A fifteen percent enrollment drop in roughly five years is not particularly good news, and the news will only get worse.I wrote the above sentence in February, 2008 about the 2006-2007 Catholic school enrollment.
Given current trends, by 2012, the homeschooling population will be bigger than the population in the Catholic school system.That was my prediction on August 14, 2009.
Let's see how well I did.
More than 2 million U.S. students in grades K-12 were home-schooled in 2010, accounting for nearly 4 percent of all school-aged children". US News and World Report, June 2012Yep, right on track.
The numbers below are for Catholic schools during the last century, compared to US population growth (data is from the National Catholic Education Association):
|Total Enrollment||Grade School||High School||Percent Change||Non-Catholics||US Population||Percent Change|
Notice that the Catholic school enrollment growth has only exceeded US population growth three times in history: in the decades of the 1920s, 1940s and 1950s: each were post-World War decades.
We now have a total Catholic school enrollment that is virtually identical to the 1919-1920 school year, even though the country's population is now over three times larger. In order to attain that number, we had to increase the number of non-Catholic students from less than 3% to nearly 16% (in violation of the Magisterial documents), but even with a five-fold increase in non-Catholic attendance, we haven't been able to staunch the blood loss.
Even during the go-go economic times of the 1990s, the growth in Catholic school enrollment didn't match population growth. It essentially just held steady. That is, even in the best of economic times, Catholic schools aren't growing.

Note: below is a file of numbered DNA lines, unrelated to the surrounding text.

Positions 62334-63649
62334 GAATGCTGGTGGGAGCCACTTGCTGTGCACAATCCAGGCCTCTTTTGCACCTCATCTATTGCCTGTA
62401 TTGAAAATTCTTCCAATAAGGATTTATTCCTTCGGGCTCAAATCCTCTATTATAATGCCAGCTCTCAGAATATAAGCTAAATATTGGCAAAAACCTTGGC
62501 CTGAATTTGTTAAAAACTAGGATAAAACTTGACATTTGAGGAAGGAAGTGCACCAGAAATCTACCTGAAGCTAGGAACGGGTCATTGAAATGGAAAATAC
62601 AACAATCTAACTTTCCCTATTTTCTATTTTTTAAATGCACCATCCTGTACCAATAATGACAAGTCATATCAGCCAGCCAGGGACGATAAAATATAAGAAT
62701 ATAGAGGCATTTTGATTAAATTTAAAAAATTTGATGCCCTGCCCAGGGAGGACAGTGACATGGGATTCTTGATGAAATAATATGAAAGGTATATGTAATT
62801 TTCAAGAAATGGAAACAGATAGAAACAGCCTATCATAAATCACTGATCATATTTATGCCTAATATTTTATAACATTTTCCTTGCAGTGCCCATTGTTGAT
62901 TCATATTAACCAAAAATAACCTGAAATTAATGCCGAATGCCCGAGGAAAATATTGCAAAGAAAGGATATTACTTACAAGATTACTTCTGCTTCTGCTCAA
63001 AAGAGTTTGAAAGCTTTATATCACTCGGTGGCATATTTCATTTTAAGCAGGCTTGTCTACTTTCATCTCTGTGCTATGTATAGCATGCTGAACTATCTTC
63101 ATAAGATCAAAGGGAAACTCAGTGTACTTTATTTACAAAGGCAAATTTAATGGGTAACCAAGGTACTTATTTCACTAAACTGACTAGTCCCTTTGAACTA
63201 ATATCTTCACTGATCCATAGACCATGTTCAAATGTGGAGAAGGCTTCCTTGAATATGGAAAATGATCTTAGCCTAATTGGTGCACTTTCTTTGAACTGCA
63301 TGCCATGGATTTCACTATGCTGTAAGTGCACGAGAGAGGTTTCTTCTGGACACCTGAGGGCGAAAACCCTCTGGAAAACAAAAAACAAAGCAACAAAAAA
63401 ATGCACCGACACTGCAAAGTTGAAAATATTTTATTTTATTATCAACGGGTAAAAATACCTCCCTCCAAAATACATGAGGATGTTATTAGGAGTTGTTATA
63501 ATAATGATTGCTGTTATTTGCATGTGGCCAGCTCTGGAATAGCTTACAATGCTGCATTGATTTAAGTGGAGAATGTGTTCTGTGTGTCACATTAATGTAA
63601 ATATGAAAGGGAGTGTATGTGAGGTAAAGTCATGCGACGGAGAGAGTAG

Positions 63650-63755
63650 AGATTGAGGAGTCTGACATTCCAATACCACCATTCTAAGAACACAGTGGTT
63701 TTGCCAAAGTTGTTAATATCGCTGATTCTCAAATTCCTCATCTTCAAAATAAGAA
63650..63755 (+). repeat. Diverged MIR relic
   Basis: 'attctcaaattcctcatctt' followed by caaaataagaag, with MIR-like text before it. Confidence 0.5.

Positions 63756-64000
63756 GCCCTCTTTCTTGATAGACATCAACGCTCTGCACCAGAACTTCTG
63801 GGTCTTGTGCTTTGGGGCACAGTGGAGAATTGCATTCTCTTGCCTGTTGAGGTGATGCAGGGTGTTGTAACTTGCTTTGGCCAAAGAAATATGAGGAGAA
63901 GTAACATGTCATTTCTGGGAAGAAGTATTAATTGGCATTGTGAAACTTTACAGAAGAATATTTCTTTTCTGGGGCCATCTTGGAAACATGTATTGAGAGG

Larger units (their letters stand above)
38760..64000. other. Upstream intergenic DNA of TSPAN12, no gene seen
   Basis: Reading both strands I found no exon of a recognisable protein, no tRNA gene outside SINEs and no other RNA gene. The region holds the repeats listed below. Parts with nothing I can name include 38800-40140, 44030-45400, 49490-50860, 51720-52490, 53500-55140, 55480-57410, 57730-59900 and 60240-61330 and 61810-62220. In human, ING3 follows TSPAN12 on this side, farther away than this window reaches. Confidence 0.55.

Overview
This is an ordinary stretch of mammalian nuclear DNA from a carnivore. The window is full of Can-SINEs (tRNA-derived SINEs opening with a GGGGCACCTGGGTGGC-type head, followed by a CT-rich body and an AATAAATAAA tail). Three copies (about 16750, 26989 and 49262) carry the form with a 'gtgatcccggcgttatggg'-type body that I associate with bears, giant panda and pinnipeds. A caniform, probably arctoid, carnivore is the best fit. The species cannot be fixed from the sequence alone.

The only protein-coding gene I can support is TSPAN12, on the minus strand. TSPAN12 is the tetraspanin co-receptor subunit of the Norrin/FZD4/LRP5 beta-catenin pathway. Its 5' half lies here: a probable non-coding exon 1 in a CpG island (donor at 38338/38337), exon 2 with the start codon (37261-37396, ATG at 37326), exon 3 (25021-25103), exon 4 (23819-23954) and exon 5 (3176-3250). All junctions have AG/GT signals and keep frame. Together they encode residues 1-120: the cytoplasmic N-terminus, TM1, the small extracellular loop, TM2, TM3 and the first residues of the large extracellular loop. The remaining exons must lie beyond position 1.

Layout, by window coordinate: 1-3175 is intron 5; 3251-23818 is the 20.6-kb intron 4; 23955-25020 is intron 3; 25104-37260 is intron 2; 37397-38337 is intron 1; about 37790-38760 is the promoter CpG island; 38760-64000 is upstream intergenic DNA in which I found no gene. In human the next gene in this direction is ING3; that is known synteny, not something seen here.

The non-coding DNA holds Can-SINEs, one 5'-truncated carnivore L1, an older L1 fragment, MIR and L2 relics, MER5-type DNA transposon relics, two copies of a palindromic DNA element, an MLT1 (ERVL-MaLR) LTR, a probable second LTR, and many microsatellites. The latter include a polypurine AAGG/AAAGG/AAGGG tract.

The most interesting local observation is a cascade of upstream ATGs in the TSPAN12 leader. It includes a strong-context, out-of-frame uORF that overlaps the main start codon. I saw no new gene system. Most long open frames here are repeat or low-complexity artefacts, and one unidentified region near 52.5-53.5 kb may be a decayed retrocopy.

So, if you take the 1990s out of the equation (or, alternatively, look at the average loss since the 1960s), Catholic schools are losing 500,000 students every ten years. Given that the system currently enrolls 2 million students, the problem is obvious. If that trend continues, the entire Catholic school system will be gone in four decades. Entirely. Gone.
"Recent studies laud homeschoolers’ academic success, noting their significantly higher ACT-Composite scores as high schoolers and higher grade point averages as college students. Yet surprisingly, the average expenditure for the education of a homeschooled child, per year, is $500 to $600, compared to an average expenditure of $10,000 per child, per year, for public school students." Education News, May 2012
"No homeschool graduates are unemployed or on welfare." Forbes, January 2013
"Per pupil cost is 5% of public school ($500 vs. $10,000) and 10% of Catholic school ($500 vs. $5000). Burgeoning Internet resources and on-line courses will only improve the cost numbers. It is nearly 75% more effective than public school in educational outcome, and 35% more effective than Catholic schools." Kellmeyer, August 2009I repeat the call I made to bishops and priests in 2005.
Stop throwing money down the rathole of Catholic brick and mortar schools.
Start giving parish and/or diocesan stipends DIRECTLY to homeschooling families.
You can subsidize the education of a LOT more Catholic students that way, at a significantly reduced cost not just in salary and physical plant upkeep, but also in legal liability problems. By returning the problem to the parent, you don't need to do all that expensive "Children Really Are Protected (CRAP)" training.
Whether you like it or not, the Catholic school system is going away. It's better to get out in front and lead then be run over by the train as you try to flag it down.
Update June 2018
There are more homeschoolers in Texas than there are privately schooled students.